“Flying is so beautiful and different from daily life.” -Abigail Harrison, Aspiring astronaut and founder of The Mars Generation
“The airplane doesn’t know the difference if you are a man or woman.” – Aerial Acrobat Champion Patty Wagstaff
“You have permission to engage.” – Combat Pilot Veteran Vernice Armour
“Why would we limit ourselves to just half the population?” – Sen. Tammy Duckworth
Misogyny and misconceptions about women abound in every walk of life, especially in the field of aviation. Societal stigma about STEM programs and educational gaps for women and men are part of the percolating conversation in filmmaker Katie McEntire Wiatt’s informative documentary, Fly Like A Girl.
We—the American collective—are losing out on not encouraging our young women to go for it. Fly Like a Girl is an entertaining audio and visual history and inspirational testimony of women in aviation, and all of their contributions. It takes a hard look at why many young girls don’t see themselves in aviation / STEM related fields.
From our heroic WWII WASPS to young women hell bent on flying, the love of aviation is apparently one that gets its hooks into you deeply if you let it, and are given the chance. Chance is the key word here as many women never are given that considering the hard to break in boys club of aeronautics, space travel and combat flight.
Only three percent of the world’s pilots are women. American women make up approximately six percent of the pilot population. This film shines a light on this inequity and the burgeoning steady rise of female interest and a look back at the groundbreakers in all aspects of aviation and military service that involve aircraft.
Even now the barriers still exist for women. The narrative—according to Wiatt’s direction in this film—needs to be rewritten and challenged so that girls and women can see beyond what society expects of them.
For decades, women were the eye candy part of flying. The Stews were viewed as a glamorous perk for an event that allowed smoking, real cutlery and a sense of sexy adventure. Girls weren’t groomed to be pilots or even astronauts, boys were. Girls had weight requirements to fly as employees serving passengers. Boys had the opportunity to command.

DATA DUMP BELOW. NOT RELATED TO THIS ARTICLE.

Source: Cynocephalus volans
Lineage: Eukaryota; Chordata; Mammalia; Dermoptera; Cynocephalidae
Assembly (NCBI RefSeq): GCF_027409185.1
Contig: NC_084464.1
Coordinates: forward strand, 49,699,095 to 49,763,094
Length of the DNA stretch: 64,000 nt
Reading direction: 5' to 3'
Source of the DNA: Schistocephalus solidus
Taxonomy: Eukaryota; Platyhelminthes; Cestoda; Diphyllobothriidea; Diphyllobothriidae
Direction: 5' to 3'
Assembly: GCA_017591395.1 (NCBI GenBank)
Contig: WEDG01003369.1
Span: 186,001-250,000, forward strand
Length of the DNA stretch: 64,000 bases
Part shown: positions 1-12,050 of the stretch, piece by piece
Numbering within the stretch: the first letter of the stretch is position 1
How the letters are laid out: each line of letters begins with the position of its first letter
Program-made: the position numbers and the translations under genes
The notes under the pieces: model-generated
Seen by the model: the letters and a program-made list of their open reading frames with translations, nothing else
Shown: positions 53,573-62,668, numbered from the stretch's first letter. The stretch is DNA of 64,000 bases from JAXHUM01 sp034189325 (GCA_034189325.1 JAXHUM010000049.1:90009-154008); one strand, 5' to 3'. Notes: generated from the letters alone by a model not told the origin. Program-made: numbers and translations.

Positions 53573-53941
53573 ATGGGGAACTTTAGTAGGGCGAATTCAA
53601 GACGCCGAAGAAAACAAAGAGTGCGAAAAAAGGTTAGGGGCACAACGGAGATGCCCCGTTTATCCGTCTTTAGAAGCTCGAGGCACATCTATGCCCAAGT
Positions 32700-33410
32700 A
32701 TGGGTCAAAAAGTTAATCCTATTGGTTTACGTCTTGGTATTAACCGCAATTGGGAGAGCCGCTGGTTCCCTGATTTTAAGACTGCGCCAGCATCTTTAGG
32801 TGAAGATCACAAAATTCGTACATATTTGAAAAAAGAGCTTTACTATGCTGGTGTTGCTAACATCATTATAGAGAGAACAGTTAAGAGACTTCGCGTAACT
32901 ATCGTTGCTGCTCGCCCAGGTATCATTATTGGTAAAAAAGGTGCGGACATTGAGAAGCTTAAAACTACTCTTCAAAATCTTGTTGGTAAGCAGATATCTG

Wiatt’s well-crafted documentary is a collection of first person accounts from enthusiastic everyday kids with STEM interests to established pilots and astronauts. Her experience as a former primary school teacher seeing first-hand the gap that young female students faced with STEM subjects combined with her own growing awareness of historic female aviators was all the fuel she needed to create this documentary.
Notable interviews include Senator and aviator Tammy Duckworth who shared her path to flight school and three time Acrobatic champ Patty Wagstaff who knew the daring stunts were her calling. Also we learn that NASA astronaut Nicole Stott was immersed early on, an airfield brat who grew up around planes and fell in love with the engineering aspect of flight.
But it is the recollections of Vernice Armour, a COBRA combat pilot who joked early in her interview that, “Black people don’t fly” which will have you on the edge of your seat. Her live mission air support play-by-play of a real time combat rescue of trapped fellow marines pinned down in a skirmish is emotionally resonant and damn near heart stopping. For this anecdote alone, the film should be a mandatory curriculum lesson for all students to learn about what service to our country truly means.
Also notable interviews with Shaesta Waiz, (SOAR founder) the Afghan pilot who flew solo around the world in a single engine is not to be missed, Her efforts and bravery are examples for all, and now she serves as an ambassador all over the world inspiring girls to look upward and dream big.
The gamut of airflight piloting is covered, NASA astronaut programs to commercial aircraft work, with an emphasis on the message that women can be competent and excellent fliers who can handle the equipment and navigate with as much mental strength and tenacity as any man.
As Vernice noted in the film, they are all standing on the shoulders of trailblazing women like Bessie Coleman, an African American pilot who had to leave her own country and go to France to get the chance to fly.
Passion comes when you find something that you truly love to do. The message in Fly Like A Girl is clear, do not be afraid to be the first or let someone else put an idea in your head that prevents you from exploring all your options in this life.
And for that encouragement, this film soars above the pack.